- What is bone broth? Bone broth (made from simmering chicken or beef bones) can be a good source of protein — particularly collagen. Although vitamins and minerals are naturally found in bone broth, amounts are small — less than 5% of daily requirements. The mineral found in highest concentration is potassium. (See What It Is). Sodium naturally occurring in bone broth is about 100 to 150 mg per cup, but some have added salt, boosting levels to about 500 mg. Bone broth protein supplements are produced by dehydrating bone broth.
- What are the health benefits of bone broth? Although there is not much clinical information about the effects of bone broths, research with collagen suggests that it may help build muscle, reduce joint pain, increase bone mineral density, modestly improve skin elasticity, reduce wrinkles and strengthen nails. Bone broth has also been promoted for boosting the immune system and healing the digestive tract, and the protein in bone broth also contributes to one's daily requirement for protein. (See What It Does).
(Learn how bone broth compares to other types of protein, such as whey, casein, soy, rice, pea and hemp, see the What to Consider When Buying section of the Protein Powders and Drinks Review.)
- How much bone broth do I need to get a benefit? A one-cup serving of bone broth can contribute substantially to your daily protein needs — although our testing showed that the amounts of total protein provided by products can vary widely, from 3.8 grams up to 17.6 grams. Most clinical trials of collagen have used daily doses of 10 to 15 grams. A cup of bone broth averages about 5 grams of collagen, but this can also vary. (See ConsumerTips, which also explains what to look for on labels).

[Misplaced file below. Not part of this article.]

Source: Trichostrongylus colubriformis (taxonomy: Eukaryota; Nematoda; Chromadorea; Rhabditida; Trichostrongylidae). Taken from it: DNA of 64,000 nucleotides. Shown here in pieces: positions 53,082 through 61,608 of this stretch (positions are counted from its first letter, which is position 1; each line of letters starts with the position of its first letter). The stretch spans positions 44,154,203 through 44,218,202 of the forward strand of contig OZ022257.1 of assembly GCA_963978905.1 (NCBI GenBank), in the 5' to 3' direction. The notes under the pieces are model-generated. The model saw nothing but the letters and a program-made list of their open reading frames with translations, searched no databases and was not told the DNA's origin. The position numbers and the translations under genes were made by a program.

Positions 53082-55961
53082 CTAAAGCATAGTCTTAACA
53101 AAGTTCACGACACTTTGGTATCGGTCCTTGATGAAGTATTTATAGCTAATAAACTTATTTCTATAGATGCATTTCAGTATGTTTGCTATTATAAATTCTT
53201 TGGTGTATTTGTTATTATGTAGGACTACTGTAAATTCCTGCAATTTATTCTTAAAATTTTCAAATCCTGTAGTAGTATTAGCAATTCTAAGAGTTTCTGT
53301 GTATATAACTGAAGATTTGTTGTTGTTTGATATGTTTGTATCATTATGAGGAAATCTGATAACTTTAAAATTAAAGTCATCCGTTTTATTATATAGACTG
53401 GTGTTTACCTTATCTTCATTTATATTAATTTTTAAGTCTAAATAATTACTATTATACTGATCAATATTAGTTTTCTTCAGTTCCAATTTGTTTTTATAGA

- What did CL's tests of bone broth products find? The bad news: One product contained only 38% of its claimed protein and 75% more sodium than listed. The good news: All other products met their label claims for protein and sodium, and none exceeded stringent limits for contamination with heavy metals (lead, arsenic, or cadmium). However, CL found large differences in the amounts of protein and collagen (which is not typically listed on labels) in products and the cost to obtain them. To obtain 5 grams of collagen, for example, the cost ranged from just 56 cents to $9.99. (See What CL Found). Powered bone broths, in general, cost only one-quarter that of ready-to-drink bone broths. Chicken bone broths are about half the price of beef bone broths — although more of the protein in beef broths tends to be collagen.
- Best bone broth? Based on results of our laboratory and taste tests, as well as cost, CL chose 4 products as its Top Picks.